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Aging and Vision Loss National Coalition

Vision Serve Alliance press release from August 7, 2019 included some revealing statistics. It reported that there were 25.5 million Americans with an age-related eye disease such as macular degeneration, glaucoma, diabetic retinal disease, etc. Each one of them capable of creating a significant vision loss over time. Of that number, only 3% is receiving the vision rehabilitation services that will help them maintain their independence and quality of life. Kendra Farrow CVRT, research associate at MS State and vision rehabilitation therapist, spoke about this in a recent interview on Hadley Presents.


The major focus of this coalition will be: 1. Awareness; 2. Funding; and 3. Expanding qualified personel.

Regarding awareness, I wonder how many of these 25.5 million are aware that there may be services provided through state agency, and local agencies, with certified vision rehabilitation therapists, certified orientation and mobility specialist, certified low vision therapists, and certified assistive technology specialists, among other highly trained, masters degree level specialists that are often available at no cost, or a sliding scale? No referral from an eye doctor is needed, although some agencies may require a certain level of vision loss to qualify for services. In many cases, these services may be provided in the home, as well.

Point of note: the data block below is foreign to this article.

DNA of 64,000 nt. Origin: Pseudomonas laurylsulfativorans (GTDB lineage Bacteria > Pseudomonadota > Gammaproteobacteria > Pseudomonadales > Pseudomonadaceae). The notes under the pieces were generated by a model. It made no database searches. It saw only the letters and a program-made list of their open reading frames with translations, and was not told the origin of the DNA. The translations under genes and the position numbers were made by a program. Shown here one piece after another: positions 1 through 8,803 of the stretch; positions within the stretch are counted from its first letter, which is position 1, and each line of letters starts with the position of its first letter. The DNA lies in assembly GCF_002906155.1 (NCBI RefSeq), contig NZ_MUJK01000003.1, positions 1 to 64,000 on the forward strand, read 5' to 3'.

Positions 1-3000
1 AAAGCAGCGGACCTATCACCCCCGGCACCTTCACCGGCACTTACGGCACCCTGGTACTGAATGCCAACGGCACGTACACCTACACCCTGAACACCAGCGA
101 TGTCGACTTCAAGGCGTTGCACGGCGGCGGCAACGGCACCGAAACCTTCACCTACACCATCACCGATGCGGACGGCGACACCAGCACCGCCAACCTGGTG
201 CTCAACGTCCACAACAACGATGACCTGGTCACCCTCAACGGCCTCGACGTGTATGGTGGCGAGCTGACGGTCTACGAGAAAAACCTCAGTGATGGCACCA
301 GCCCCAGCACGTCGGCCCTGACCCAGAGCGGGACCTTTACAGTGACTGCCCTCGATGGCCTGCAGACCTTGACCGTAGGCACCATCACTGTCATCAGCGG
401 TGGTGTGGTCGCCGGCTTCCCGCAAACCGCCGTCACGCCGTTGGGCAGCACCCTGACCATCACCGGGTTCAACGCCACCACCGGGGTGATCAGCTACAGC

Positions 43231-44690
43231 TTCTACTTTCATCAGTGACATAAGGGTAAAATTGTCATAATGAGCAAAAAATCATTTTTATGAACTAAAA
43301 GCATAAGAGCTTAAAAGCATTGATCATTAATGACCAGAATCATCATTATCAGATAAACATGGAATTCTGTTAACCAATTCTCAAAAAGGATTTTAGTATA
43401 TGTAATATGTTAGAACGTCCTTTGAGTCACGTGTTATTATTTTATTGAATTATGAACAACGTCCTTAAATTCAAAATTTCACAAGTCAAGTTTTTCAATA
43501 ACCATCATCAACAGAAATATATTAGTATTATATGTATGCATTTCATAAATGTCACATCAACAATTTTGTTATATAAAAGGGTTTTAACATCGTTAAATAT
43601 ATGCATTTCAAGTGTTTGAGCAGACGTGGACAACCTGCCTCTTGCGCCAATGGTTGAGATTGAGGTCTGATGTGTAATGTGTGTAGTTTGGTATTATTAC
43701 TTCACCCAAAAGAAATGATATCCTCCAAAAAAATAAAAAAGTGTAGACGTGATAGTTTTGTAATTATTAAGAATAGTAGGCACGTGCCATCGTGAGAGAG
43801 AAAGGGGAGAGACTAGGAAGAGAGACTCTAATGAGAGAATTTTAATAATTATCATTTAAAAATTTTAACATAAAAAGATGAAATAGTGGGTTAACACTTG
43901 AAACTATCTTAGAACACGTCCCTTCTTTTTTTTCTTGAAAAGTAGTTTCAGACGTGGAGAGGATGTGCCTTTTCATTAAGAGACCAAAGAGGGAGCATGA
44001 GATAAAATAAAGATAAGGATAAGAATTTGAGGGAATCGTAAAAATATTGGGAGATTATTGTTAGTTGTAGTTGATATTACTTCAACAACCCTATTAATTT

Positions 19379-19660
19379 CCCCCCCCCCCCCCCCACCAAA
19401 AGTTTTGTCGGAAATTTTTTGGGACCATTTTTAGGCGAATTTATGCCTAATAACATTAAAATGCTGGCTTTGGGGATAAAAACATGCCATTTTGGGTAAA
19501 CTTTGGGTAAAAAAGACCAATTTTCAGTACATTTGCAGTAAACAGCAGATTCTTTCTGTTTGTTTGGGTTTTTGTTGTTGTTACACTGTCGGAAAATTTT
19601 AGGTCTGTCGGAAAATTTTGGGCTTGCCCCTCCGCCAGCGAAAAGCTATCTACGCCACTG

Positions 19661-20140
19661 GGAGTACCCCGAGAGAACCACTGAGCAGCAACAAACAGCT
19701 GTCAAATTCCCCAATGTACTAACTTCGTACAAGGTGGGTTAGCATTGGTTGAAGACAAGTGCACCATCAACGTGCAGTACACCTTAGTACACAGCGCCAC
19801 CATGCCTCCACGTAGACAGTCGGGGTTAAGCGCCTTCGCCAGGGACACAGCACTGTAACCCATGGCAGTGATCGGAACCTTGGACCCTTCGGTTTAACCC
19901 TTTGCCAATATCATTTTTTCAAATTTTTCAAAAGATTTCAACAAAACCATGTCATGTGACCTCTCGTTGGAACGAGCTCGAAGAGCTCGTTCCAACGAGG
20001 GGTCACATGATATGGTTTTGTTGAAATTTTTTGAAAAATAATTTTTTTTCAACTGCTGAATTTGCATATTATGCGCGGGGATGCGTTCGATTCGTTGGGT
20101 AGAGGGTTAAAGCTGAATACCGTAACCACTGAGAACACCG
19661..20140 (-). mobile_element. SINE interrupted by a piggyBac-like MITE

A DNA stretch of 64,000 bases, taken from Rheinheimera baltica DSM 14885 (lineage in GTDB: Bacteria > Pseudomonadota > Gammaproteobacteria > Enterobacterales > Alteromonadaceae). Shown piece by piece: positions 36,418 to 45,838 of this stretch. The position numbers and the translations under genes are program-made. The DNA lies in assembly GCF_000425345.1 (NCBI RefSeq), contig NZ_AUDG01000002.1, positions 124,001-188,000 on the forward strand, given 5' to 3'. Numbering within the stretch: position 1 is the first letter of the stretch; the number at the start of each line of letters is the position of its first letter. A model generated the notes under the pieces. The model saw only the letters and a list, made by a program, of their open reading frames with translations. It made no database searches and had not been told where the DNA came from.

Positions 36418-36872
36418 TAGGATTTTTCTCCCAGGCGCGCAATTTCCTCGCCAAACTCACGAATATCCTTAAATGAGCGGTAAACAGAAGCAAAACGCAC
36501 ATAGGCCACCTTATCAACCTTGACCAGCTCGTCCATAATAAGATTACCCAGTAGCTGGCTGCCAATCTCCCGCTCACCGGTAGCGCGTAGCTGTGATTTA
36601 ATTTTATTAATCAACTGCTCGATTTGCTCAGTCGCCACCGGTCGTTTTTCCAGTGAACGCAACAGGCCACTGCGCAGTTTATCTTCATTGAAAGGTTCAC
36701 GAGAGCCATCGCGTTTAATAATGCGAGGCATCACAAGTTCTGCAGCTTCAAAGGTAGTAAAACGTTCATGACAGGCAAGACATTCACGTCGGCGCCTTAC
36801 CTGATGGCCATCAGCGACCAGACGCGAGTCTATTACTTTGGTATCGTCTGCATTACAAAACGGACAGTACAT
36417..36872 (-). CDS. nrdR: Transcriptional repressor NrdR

Often, these services refer to “blindness” or “visual impairment” in their titles or description of services, and many people with an acquired vision loss do not consider themselves blind or visually impaired. Many people may also resist using a “state agency,” however, this is often where these trained professionals work.

One of the best resources for locating services is the VisionAware Directory of Services where services can be located by state, or the APH Connect Center by telephone at 1-800-232-5463.

If you’ve recently developed a vision loss, there are services available to you–don’t be one of the 97% who risks independence and quality of life because you didn’t hear about vision rehabilitation services. If you are a doctor, or other professional, working with patients and clients with a vision loss, what are you waiting for? Why aren’t you suggesting a certified vision rehabilitation therapist?

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